For me crocheting is very intuitive. I don't often work from patterns any more. I generally just look over things or imagine something my head and start to work on it until it feels right. Consequentially, a lot of my work is original, to the extent that I didn't copy it from another crafter. I have found, however, that if you can imagine it made, someone else has probably already made it. A quick google search will find it out there somewhere. As always, please check out my Etsy shop "Critters for Coryn" and Facebook page.
So I'm sure someone else has made a mermaid doll, but I swear I didn't copy this. It just sort of came to me when I was goofing around with my yarn supply and wanted to try something new. This is my first attempt at writing out one of my original patterns so if something confuses you or you think you see an error, let me know. I'm using American terms so if you learned on British patterns, the names of stitches are different. I believe an American single is a British double. . .or something like that.
scd-single crochet decrease
2sc-two single crochets in the same stitch
You'll need three colors to work this
Color A, some sort of skin tone. Since a mermaid is a fantasy creature, this can really be whatever you want
Color B, fin and "bra" color, again, whatever you want.
Color C, hair color (could be the same as B if you want).
These are the three colors I chose to work with today.
This mermaid is done in cotton yarn but since gauge is not important for this project, any workable yarn will suffice.
You also need:
- a crochet hook, I used a small one I bought in Japan so it doesn't have American sizing. Use a hook you are comfortable wielding.
- An embroidery needle for sewing on features.
- Scrap yarn for the embroidering the eyes and mouth
- Some form of stuffing material; I used yarn scraps. Use what you have around.
This is worked in a single continuous round, one piece except for the arms and hair.
Start in Color A, Ch 2.
Round 1-six sc in second ch from hook.
R2-2sc in each stitch around, 12 total
R3-2sc, 1 sc around, 18 total
R4-6-1 sc around, 18 total
This is a good point to stop and embroider the face and attach the hair. The hair is pretty simple.
Begin looping yarn around your fingers
Continue until you have a significant amount, enough to cover the doll's head.
Cut through the loops to form many individual threads.
Here's where you need the embroidery needle.
Mold the "hair" over the doll's head.
Sew along the top of the doll's head as if you were making a "part" in her hair. Make sure every thread is held down by at least one stitch. Your stitches need to be tight or the hair will slip out from the stitches and fall off.
This is about how it looks. You can choose to braid the hair, tie it back in a pony tail, or leave it loose.
Embroider the face. Isn't she pretty?
R7-scd sc around-12 total
R8 scd around-6 total
This is a good point to stop and stuff the head. Continue stuffing the piece as you go.
R9-sc around-6 total
R10- 2sc around-12 total
R11-2sc sc around, 18.
If you are at all mathematically inclined, I'm hoping you've noticed that I'm increasing in multiples of six. Theoretically if you wanted to make a larger version of this project you would just have to keep increasing by six until you get to the desired size. As it is we are stopping at 18 around for the bust as we did with the head.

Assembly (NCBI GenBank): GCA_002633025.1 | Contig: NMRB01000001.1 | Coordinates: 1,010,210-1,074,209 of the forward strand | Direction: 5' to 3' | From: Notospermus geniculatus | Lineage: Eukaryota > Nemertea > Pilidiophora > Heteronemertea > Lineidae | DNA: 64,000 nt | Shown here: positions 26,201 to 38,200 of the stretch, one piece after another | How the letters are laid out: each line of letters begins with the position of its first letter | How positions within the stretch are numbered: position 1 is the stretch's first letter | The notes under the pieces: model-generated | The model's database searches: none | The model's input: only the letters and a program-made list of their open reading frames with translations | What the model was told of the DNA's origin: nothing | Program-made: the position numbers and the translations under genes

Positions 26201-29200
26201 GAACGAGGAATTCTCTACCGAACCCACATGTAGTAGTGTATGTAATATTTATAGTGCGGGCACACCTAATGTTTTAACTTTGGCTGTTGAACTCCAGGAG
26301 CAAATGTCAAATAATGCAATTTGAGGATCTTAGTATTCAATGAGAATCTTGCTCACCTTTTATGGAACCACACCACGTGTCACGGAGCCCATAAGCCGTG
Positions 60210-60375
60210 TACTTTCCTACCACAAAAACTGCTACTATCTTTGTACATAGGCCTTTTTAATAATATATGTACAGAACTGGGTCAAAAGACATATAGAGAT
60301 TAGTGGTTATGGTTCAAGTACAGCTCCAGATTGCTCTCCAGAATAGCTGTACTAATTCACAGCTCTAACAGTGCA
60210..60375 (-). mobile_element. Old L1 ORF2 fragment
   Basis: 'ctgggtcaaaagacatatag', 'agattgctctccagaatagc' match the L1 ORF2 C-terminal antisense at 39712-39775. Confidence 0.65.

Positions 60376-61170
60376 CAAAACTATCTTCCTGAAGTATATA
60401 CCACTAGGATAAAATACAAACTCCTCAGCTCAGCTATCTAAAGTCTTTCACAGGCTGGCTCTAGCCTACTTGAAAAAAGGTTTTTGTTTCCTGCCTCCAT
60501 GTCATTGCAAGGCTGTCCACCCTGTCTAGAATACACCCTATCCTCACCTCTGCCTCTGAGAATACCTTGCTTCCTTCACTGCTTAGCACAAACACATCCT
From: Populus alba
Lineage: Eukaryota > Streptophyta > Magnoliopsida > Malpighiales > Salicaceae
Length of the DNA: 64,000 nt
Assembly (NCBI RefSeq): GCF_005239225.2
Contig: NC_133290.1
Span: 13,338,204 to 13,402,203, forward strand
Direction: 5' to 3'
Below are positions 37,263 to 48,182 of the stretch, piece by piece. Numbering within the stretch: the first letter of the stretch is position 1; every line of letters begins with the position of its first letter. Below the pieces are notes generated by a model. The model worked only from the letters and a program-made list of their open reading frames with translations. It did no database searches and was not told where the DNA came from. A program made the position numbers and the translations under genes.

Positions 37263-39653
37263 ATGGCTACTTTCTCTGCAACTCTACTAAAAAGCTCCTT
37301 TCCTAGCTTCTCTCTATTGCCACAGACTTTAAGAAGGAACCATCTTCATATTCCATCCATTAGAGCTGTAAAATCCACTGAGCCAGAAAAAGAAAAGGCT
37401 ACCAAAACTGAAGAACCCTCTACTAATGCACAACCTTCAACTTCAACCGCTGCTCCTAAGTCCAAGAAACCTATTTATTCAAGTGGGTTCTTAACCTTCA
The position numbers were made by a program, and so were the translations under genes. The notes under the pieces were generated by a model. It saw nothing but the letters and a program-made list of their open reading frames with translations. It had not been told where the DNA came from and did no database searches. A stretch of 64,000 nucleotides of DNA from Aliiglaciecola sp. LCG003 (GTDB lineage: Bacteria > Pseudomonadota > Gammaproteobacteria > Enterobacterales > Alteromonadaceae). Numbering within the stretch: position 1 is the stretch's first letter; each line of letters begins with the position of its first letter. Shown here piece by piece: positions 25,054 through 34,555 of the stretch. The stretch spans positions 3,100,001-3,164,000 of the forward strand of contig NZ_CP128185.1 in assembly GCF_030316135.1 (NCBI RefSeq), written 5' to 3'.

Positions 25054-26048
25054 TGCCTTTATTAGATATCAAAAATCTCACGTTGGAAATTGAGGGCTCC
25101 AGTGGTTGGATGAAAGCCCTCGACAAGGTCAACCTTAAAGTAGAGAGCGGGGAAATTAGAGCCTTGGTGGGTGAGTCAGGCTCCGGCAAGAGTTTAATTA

R12-sc around, 18 total.
Switch here to color B (Tail color)
R13 and 14-sc around, 18 total in each round
Switch back to color A (Skin tone)
R15-scd sc around, 12
R16-sc around, 12
Switch back to color B which brings you to the point of my next photo.
She's starting to take shape.
Now we are going to work the tail
R17-2sc sc around, 18 total
R18-2sc, sc, sc around, 24 total (this is the widest point of the project)
The body was worked in increments of six, either decreasing or increasing six per round to get the desired curves. The tail, however, I want to have slower decrease so that it is more conical than spherical. Therefore the decrease per round is going to be by three rather than six. So let's start decreasing!
R19 -scd, sc six times, repeat until the end of the round (twice), 21 total
R20-scd, sc five times, repeat twice, 18 total
R21-scd, sc four times, repeat twice, 15 total
R22-scd, sc three times, repeat twice, 12 total
R23-scd, sc two times, repeat twice, 9 total
R24-scd, sc, repeat twice, 6 total
R25-scd three times, 3 total
Here is what your tail should look like after R25.
Now it is time to start on the fins.
Make three sc in the bottom stitch of the tail as seen below. Ch1 and turn
sc, 2sc, sc, 4 across the three sc from the first tail row, Ch 1 and turn
2sc, sc three times across, 5 total, ch 1 and turn
2 sc, sc four times across, 6 total, ch 1 and turn
sc across, 6 total, ch1 and turn
scd, sc four times across, 5 total, ch1 and turn
scd, sc three times across, 4 total, ch1 and turn
scd, sc twice across, 3 total, ch1 and turn
scd, sc once, 2 total, ch1 and turn
That gets you to this point, see picture:
Now you need to slip stitch down the side of the fin as seen below to the first stitch and slip into the base of the tail.
Work three stitches into the base of the tail next to the foundation for the first fin as shown below and repeat the instructions for fin one.
When the second fin is complete, slip down the side and fasten off, weaving in the tail of your yarn to hide it.
So now our little lady is almost complete. She's just missing her arms.
Work the arms in color A. Make two.
R1-sc 5 times in second chain from hook
R2-10-sc around, 5 stitches each round
Fasten off leaving a long tail.
Here she is again, waiting for her arms to be attached.
Using the long tail and your embroidery needle, sew the arms onto her body.
And there you have it: your own home made mermaid!
Ready for undersea adventures!!!